Photographer, David Horan, 2011, Paul Revere Williams Project
In the early 1950s Mona Freeman and Patrick W. Nerney were bona fide Hollywood B-listers. Pat, the scion of a successful Los Angeles automobile dealer, was variously described as a businessman or executive. Mona, a minor celeb since the age of 14, began her modeling and acting career as New York City’s first Miss Subways in 1941. Her “cute smile” and all American good looks appeared on placards posted across New York encouraging people to ride the subway. The campaign promoted the imagine of the subway as “a glamorous yet wholesome form of transportation.” (New Yorker. June 10, 1991) Hollywood lore would claim that fledgling movie mogul Howard Hughes became enamored with Freeman’s image, recognized her potential as a “starlet” and immediately signed her to a two-year personal contract. Mona, along with her mother, moved to the West Coast where she would appear in scores of movies typecast in minor roles as the sister, bobbysoxer or brat—a description she detested. (Los Angeles Times. November 14, 1948)
Pat’s father, Hamblin Weldon Nerney, opened the first Ford dealership in Southern California. His block-long showroom and innovative marketing methods often described in newspapers and industry magazines made the senior Nerney a wealthy man. Pat’s activities and interests were also reported in print, but they were of a social or romantic nature. Though he saw active military duty in WWII, Pat still had time to return to California for “R and R” and to date celebrities like popular radio singer Ginny Simms. Hedda Hopper chronicled the Simms-Nerney romance in her nationally syndicated column announcing to her readership that their engagement was imminent. Nerney demurred saying, “We haven’t had a chance to make any definite plans and haven’t set a definite date for our wedding.” (Los Angeles Times. July 22, 1944) By 1945 the couple’s relationship was over and Pat married teenager Mona Freeman.
In 1948 Pat and Mona bought a lot on Sorrento Drive in Pacific Palisades and hired Paul R. Williams to design a modern ranch-style family home. (Nerney’s parents had owned a Williams’ designed estate in Beverly Hills, so selecting Williams was not a surprise.) Pacific Palisades was developed in the early 1900s as an intimate neighborhood close to the ocean within a short trolley ride to Los Angeles. (The Evening News. June 6, 1906) After WWII the couple joined other new buyers attracted to the area’s natural beauty, healthy environment and family atmosphere. Though the first homes were an eclectic mix of architectural styles, a new design trend began when Cliff May developed the Sullivan Canyon area and built scores of homes with his new concept—the California Ranch. This style quickly spread across America becoming the suburban ideal for homebuyers at every price point.
In 1947 the number of single-family homes built in Southern California exploded but the average size of these houses remained the same—a modest 4.3 rooms. (US Census of Housing, 1950) Williams’ design for the Nerney’s four-bedroom ranch-style residence, though grander in scale than the average new family house, was modest and homey in comparison to those built for other movie stars. A family of three, the Nerneys wanted a home with a relaxed, informal atmosphere, modern amenities and ample outdoor space for healthful living. Williams personalized his design to the couples’ taste but the front porch, simple rooflines, expansive front “motor court” and covered passage to a large private garden space were similar to thousands of others built in California. (AIA California. Residential Architecture in Southern California. 1939)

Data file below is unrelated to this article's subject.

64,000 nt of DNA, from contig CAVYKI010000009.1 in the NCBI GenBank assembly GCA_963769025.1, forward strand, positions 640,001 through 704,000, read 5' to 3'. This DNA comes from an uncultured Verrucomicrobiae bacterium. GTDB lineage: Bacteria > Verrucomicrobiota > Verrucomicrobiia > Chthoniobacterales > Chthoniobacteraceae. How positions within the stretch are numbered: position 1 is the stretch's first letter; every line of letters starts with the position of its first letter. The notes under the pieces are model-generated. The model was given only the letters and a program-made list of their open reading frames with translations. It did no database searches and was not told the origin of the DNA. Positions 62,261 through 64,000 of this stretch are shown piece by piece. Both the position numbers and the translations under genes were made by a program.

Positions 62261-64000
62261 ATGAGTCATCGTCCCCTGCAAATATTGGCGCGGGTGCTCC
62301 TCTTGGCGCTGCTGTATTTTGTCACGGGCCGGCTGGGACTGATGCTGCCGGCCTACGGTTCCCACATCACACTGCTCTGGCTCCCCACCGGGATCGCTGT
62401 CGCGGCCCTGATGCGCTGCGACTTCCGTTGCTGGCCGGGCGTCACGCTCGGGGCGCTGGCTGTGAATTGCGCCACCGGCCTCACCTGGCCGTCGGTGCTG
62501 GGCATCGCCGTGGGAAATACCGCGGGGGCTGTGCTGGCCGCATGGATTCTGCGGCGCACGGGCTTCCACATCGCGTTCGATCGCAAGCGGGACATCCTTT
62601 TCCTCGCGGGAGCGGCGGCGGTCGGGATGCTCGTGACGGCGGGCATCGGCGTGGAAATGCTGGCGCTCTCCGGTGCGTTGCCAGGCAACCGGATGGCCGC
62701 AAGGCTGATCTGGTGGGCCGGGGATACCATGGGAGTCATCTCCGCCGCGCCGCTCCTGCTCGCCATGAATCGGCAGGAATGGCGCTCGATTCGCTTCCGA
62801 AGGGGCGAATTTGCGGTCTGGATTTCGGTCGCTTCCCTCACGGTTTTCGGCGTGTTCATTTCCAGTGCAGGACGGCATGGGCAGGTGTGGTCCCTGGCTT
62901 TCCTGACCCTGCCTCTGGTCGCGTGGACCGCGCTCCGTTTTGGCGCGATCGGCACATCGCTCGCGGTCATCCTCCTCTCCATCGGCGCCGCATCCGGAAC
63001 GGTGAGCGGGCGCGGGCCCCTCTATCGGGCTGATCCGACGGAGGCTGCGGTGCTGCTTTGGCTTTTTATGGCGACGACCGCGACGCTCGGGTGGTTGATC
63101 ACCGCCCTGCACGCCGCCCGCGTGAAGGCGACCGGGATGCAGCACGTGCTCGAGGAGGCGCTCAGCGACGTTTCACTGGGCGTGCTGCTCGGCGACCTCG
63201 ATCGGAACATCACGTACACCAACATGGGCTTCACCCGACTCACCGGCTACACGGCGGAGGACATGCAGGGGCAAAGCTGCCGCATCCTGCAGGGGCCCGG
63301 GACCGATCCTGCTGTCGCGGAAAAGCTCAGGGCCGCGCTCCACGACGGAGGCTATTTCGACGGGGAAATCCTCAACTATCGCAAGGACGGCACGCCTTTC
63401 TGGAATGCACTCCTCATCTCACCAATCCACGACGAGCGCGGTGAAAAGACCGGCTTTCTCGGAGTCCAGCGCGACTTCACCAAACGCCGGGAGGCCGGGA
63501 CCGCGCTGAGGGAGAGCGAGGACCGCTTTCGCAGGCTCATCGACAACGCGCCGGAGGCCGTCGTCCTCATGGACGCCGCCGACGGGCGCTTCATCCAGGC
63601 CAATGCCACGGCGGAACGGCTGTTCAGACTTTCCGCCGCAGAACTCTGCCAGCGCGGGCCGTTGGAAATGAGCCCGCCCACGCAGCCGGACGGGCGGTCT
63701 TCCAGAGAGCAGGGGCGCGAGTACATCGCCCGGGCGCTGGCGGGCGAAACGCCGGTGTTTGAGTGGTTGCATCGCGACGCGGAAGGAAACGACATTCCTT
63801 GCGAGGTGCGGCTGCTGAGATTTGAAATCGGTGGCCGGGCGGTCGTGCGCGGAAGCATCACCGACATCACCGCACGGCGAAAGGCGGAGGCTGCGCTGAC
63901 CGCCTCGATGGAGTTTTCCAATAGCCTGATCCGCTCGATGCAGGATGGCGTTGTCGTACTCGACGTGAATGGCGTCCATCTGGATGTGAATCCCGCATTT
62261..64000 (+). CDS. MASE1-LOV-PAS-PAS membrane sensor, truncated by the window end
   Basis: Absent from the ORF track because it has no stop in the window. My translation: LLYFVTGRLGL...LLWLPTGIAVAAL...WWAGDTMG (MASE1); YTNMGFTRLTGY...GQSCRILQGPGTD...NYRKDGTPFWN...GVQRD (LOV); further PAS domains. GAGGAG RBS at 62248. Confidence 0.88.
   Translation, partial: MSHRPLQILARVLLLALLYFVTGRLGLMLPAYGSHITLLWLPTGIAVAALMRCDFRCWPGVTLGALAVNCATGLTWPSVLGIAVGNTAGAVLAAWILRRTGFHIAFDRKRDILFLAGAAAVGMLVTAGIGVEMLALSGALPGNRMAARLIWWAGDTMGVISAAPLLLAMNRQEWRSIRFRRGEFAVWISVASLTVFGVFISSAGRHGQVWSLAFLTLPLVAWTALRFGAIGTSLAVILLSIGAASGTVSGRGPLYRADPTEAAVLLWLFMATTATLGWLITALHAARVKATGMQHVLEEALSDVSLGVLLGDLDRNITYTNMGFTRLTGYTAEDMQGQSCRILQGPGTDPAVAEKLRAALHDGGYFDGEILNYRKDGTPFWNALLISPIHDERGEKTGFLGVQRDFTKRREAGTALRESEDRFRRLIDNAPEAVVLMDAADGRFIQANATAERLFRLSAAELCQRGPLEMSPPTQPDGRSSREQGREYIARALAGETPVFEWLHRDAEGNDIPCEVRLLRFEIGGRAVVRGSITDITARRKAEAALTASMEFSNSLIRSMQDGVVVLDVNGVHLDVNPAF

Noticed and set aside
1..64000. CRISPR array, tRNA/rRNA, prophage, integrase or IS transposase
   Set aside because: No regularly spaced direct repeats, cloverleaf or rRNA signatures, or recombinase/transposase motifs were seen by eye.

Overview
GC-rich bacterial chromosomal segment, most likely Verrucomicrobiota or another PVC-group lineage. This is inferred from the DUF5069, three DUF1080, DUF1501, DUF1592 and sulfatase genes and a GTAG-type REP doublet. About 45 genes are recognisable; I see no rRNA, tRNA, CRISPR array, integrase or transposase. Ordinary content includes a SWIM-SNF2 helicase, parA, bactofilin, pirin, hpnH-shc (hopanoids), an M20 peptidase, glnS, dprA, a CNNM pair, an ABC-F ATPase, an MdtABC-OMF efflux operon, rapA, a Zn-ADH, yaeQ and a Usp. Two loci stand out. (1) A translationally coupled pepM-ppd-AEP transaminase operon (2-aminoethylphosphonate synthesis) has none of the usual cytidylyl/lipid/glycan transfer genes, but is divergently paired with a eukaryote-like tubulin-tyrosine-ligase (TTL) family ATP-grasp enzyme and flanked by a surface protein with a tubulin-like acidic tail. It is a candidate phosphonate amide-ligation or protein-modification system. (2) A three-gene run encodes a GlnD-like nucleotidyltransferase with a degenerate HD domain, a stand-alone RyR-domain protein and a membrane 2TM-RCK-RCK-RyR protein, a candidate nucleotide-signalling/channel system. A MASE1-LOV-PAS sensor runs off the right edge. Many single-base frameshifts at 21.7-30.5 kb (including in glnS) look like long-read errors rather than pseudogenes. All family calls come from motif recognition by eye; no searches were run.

The public’s interest in Pat and Mona as a married couple continued and they were photographed together at chic parties, LA restaurant openings or playing with their daughter on the lawn of their “perfect” suburban home. To readers their life appeared ideal but their relationship was troubled. “Long considered one of the movie colony’s happiest couples, their separation came as a surprise to friends and associates.” (Los Angeles Times. April 12, 1952) After only 6 years of marriage, Freeman petitioned for divorce. In court she testified to Nerney’s possessiveness and wept: “He was a very critical man. I became so nervous and upset that it was very difficult for me to pursue my career. He made my life miserable… by refusing to let me go on location or personal appearance tours unless he could go along.” (Los Angeles Times. October 1, 1953; Schenectady Gazette. September 25, 1952) In the final decree Mona was given her jewels, furs and other personal effects, custody of their daughter and $75 a month in child support. Nerney kept the Sorrento Drive home. (The Los Angeles Times. September 26, 1952)
Nerney would marry other Hollywood personalities including singer/actress Jane Powell and he continued working in “business.” Freeman dated important entertainers including the recently widowed Bing Crosby. She would later remarry. In the 1970s and 80s Freeman's career had a brief revival when she appreared on a number of television series such as Fantasy Island and The Loveboat that featured other forgotten B-listers. No longer a film ingénue she supported herself as a paid spokeswoman for a variety of national and local print campaigns. In 1956 she was hired as the reigning “queen of celebration of National Home Month in Greater Los Angeles.” (Los Angeles Times. September 2, 1956) She also “starred” in print ads for the Aydes diet product. In this campaign the smiling, trim former actress was shown walking confidently with her daughter under the caption: “Mona Freeman tells how to lose ugly fat this easy, pleasant way!” Prominently featured in the background is her former Paul R. Williams designed home. (Life. April 12, 1954)